Fact check: MyPillow CEO Mike Lindell spreads false claim about Arizona election results

MyPillow CEO Mike Lindell
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The claim: Donald Trump won Arizona by 270,000 votes

Former President Donald Trump didn't win Arizona in the 2020 election, but false claims that he did have persisted on social media for months. The latest iteration of the conspiracy theory comes from the CEO of a pillow company.

Ahead of an Aug. 11 "cyber symposium" in Sioux Falls, S.D., Mike Lindell promised data that would prove the election was stolen from Trump. But that data never came, and Josh Merritt, a "cyber expert" Lindell hired, told the Washington Times he'd seen no evidence to back up that claim.

Still, voter fraud conspiracy theories from Lindell's symposium are making the rounds on Facebook.

"President Trump won Arizona by 270,000 votes!" reads an Aug. 10 post from a Trump fan page. "Cyber results are in."

The post accumulated more than 3,100 shares within two days. Similar claims have tens of thousands of interactions on Facebook, according to CrowdTangle, a social media insights tool.

Fact check: Arizona audit hasn't found 275,000 fraudulent votes

Those claims are wrong.

Certified election results, as well as several recounts, show President Joe Biden won Arizona. There is no evidence that widespread voter fraud affected that outcome.

USA TODAY reached out to Lindell and social media users who shared his claims for comment.

No evidence of widespread fraud in Arizona

Biden won Arizona by more than 10,000 votes, according to Electoral College votes certified by Congress.

Several hand counts across the state have upheld that outcome, and local election officials have repeatedly debunked allegations of widespread fraud. In July, the Associated Press reported officials had found fewer than 200 cases of potential voter fraud in Arizona out of more than 3 million ballots cast.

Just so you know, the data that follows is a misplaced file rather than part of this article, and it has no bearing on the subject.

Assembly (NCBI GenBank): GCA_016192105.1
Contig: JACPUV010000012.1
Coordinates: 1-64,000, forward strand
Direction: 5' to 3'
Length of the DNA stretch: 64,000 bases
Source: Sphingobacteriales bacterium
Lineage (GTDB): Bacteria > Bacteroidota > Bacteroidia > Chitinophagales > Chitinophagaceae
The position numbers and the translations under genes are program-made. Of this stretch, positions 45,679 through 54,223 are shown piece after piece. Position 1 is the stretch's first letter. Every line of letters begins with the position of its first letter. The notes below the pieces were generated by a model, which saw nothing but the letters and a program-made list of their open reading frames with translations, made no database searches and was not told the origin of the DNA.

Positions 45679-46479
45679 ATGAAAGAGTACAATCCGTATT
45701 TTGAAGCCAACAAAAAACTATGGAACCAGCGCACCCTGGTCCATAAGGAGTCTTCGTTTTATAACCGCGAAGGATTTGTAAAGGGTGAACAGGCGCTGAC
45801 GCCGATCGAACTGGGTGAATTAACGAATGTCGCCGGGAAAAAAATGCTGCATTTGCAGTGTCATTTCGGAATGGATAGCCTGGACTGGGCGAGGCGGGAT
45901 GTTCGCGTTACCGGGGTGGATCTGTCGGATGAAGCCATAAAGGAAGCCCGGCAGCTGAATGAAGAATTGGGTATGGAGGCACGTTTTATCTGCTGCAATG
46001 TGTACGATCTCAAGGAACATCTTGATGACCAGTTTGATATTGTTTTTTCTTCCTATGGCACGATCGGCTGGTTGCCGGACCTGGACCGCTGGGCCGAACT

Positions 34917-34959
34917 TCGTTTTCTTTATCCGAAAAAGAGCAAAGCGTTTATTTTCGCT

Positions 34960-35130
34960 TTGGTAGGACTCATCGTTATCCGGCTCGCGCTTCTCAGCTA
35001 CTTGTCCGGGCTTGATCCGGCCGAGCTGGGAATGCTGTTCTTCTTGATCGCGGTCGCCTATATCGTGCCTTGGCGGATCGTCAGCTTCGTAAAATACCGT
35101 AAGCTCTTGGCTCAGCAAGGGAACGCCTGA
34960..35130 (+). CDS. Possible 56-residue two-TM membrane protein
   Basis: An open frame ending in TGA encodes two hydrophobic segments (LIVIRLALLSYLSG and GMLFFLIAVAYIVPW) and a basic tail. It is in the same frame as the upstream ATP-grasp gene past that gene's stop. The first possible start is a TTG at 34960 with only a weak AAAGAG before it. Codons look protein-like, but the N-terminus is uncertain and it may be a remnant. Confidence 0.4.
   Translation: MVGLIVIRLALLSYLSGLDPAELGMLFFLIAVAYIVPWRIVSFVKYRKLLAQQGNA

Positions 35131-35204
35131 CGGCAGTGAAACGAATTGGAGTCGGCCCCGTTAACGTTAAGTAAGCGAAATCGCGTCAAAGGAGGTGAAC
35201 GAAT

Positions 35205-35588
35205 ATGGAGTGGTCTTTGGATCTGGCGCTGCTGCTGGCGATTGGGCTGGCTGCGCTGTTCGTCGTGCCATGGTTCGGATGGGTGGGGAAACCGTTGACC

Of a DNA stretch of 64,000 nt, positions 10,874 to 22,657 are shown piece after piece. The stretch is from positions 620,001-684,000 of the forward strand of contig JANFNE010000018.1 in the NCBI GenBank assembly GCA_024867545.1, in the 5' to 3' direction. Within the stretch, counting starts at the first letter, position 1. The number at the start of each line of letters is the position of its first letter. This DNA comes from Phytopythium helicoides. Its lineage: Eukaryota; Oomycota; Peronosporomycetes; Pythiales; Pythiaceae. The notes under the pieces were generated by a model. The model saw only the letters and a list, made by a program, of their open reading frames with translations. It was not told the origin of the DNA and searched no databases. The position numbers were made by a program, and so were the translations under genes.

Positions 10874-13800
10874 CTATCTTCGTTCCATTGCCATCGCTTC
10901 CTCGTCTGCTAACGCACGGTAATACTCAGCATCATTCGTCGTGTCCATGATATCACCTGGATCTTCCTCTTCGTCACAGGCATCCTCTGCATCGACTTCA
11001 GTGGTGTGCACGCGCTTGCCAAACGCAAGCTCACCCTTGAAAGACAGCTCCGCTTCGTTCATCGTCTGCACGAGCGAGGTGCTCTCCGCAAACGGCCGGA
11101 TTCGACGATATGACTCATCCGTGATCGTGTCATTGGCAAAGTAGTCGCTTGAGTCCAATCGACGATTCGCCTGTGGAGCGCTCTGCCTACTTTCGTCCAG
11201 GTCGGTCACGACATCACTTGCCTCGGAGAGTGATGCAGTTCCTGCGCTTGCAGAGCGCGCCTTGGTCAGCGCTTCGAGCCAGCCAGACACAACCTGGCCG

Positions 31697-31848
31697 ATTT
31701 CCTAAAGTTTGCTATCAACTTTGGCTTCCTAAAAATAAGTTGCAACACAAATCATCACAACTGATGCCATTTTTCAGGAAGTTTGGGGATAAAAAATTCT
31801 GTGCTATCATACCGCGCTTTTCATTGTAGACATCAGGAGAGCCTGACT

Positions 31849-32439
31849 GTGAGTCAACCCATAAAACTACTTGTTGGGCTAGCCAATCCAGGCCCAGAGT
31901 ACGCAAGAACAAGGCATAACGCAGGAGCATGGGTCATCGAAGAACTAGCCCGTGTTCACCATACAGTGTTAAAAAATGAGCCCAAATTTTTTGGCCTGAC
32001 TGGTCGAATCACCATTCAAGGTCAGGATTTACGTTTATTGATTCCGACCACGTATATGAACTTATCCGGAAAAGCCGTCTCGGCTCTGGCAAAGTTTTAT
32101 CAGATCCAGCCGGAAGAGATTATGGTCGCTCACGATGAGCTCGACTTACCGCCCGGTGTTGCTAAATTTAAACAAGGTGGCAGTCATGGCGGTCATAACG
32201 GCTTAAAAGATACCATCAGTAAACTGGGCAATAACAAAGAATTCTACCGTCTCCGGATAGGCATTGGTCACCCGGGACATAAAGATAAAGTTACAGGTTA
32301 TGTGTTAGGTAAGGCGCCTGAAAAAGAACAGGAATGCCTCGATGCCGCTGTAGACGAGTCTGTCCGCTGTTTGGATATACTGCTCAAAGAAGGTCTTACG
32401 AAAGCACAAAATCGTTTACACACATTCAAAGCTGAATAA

And it's not just Arizona – officials from both parties at every level of government have repeatedly refuted claims of widespread voter fraud.

The Cybersecurity and Infrastructure Security Agency and its partners said the election was the "most secure in American history." Former Attorney General William Barr repeatedly dismissed claims of fraud. Dozens of lawsuits filed by Trump and his allies to overturn the election results failed.

If Lindell had legitimate evidence to support his claims of voter fraud in Arizona, he had ample opportunity to present it at his symposium in South Dakota. But he didn't.

Fact check: No evidence of 8 million 'excess' Biden votes from 2020 election

“So our team said, 'We’re not going to say that this is legitimate if we don’t have confidence in the information,'” Merritt told the Washington Times.

Our rating: False

Based on our research, we rate FALSE the claim that Trump won Arizona by 270,000 votes. Biden won the state by more than 10,000 votes, as certified vote totals and several recounts show. Claims that widespread voter fraud affected that outcome have been repeatedly debunked.

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This article originally appeared on USA TODAY: Fact check: MyPillow CEO spreads false claim about Arizona election